Sudan once had the largest railway network in Africa, with most of the train cars obtained from the United States. But decades of negligence, economic troubles, and U.S. sanctions have made the railway reliant on Chinese-made trains and parts that it can hardly afford. With the recent ouster of Omar al-Bashir, the railway’s supporters are hoping the United States will soon lift sanctions to help restore it to its former glory.
Sixty-five-year-old Mahdi Yassin has been working for the Sudan Railways Corporation since 1972.
Yassin remembers the railway’s glory days, when it was the largest in Africa, running 5,000 kilometers (3,100 miles) from the Egyptian Red Sea and crisscrossing Sudan to what is now South Sudan.
Yassin said Jebait school was graduating one hundred students per year – all qualified to work on the railway. It was a strong corporation. There was abundance in spare parts and locomotives.
But the railway fell apart through mismanagement and a fear of organized labor’s influence on the economy and politics.
Now, railway workshops in Sudan look like a graveyard, littered with dozens of vehicles, some of them idle for decades.
Sudan fired thousands of qualified rail workers, replacing some with political appointees put in place after former president Omar al-Bashir came to power.
Railway workers hope Bashir’s ouster in April will encourage the United States to lift sanctions it imposed on Sudan for human rights abuses and harboring terrorists.
Mahmoud Salih, director of engineers in the Khartoum train workshop, said if the sanctions are lifted, they can at least be updated with the technology of the trains. Salih added that Sudan is so late to update the current technology, it’s functioning with the past century’s technology, they need to update and then develop.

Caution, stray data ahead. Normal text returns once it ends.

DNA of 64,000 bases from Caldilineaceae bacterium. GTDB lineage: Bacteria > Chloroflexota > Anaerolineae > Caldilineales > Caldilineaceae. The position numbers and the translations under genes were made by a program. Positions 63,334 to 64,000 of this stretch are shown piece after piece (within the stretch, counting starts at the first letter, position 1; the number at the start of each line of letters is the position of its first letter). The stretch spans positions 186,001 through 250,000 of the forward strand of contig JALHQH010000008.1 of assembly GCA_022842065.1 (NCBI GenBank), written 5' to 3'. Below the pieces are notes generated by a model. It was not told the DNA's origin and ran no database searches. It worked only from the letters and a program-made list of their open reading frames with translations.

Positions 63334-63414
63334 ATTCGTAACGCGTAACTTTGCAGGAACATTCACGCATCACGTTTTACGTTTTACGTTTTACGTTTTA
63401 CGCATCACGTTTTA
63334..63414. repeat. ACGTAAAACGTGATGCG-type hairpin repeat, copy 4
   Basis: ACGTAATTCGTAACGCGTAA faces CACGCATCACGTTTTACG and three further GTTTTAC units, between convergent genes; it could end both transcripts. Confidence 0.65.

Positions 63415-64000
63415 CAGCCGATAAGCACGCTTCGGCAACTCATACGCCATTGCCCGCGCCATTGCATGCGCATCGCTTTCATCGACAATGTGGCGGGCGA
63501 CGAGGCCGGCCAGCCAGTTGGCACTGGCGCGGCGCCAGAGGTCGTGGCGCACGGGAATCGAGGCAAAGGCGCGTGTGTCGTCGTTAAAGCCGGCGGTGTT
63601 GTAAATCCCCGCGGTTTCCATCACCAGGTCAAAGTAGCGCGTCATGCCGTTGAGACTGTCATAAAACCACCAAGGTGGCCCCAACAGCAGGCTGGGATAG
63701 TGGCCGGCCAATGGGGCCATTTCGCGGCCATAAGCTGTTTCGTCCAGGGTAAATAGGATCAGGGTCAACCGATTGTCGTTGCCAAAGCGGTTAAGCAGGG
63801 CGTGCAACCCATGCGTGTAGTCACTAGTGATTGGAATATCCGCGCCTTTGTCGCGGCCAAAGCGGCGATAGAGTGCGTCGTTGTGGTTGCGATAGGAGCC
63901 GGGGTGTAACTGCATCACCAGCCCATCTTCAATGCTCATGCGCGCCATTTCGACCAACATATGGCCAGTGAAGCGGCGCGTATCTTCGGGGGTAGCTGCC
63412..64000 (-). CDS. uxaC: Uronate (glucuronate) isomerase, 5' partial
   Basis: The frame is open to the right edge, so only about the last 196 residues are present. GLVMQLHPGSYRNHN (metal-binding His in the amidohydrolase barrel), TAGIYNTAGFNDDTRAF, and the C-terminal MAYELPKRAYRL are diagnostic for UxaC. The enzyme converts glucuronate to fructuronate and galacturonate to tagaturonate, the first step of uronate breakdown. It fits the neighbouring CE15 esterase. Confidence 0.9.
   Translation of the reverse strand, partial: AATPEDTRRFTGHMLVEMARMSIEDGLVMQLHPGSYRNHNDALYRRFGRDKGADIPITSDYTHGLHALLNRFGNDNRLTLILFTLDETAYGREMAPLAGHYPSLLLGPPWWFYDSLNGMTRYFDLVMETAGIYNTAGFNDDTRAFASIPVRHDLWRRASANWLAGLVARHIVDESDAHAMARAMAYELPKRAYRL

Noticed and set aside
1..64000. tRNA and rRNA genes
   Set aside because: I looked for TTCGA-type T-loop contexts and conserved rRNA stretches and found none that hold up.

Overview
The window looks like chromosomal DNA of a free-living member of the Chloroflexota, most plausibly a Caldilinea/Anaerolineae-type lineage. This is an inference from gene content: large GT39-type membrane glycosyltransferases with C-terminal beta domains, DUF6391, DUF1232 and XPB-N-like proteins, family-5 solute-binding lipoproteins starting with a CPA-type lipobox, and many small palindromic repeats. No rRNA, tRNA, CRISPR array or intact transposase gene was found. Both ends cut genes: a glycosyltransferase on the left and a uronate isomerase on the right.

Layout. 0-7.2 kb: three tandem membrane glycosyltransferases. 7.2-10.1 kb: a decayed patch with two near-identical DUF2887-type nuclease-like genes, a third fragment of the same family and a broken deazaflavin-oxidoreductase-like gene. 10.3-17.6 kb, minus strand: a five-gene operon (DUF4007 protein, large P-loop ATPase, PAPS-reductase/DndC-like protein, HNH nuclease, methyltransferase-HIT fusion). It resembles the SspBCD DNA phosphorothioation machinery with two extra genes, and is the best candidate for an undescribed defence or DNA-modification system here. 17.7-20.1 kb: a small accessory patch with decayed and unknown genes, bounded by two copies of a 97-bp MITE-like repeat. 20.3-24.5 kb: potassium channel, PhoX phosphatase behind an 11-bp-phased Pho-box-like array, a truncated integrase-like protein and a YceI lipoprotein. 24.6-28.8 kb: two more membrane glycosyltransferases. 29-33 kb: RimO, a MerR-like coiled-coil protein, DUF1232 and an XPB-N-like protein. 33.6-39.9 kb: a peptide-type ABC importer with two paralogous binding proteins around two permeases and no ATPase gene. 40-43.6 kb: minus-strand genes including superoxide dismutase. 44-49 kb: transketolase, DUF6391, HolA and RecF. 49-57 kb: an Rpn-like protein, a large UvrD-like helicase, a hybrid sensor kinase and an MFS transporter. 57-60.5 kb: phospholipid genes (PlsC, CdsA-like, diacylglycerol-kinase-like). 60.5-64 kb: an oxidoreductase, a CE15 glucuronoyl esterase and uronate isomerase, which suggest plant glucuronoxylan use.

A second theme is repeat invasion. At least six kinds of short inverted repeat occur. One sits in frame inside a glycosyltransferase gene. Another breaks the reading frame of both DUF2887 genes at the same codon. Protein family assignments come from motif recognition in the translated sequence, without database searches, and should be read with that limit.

After the British colonial era, the state-run railway became reliant on U.S. trains and replacement parts. But because of sanctions, Khartoum has been unable to buy U.S. parts leaving only 18 of the railway’s 106 U.S.-made trains in service.
Sudan Railways corporation director Mohamed Hamid said the railway turned to China to keep the trains running.
Hamid said when the U.S. embargo cut out everything; they had to import their spare parts and needs from other countries. He said that they resorted to China, they have the American locomotives and, of course, China cannot produce the American spare parts, especially the main machines from Caterpillar (Inc.), so what they were going to do?
Importing a few Chinese trains in 2014 allowed Sudan to launch two new passenger lines. But poor track conditions means the trains can only go 60 kilometers per hour – half their maximum speed.
Before Yassin retires at the end of this year, he hopes to see U.S. sanctions lifted and more efforts by Sudan’s transitional government to get the country’s railways back on track.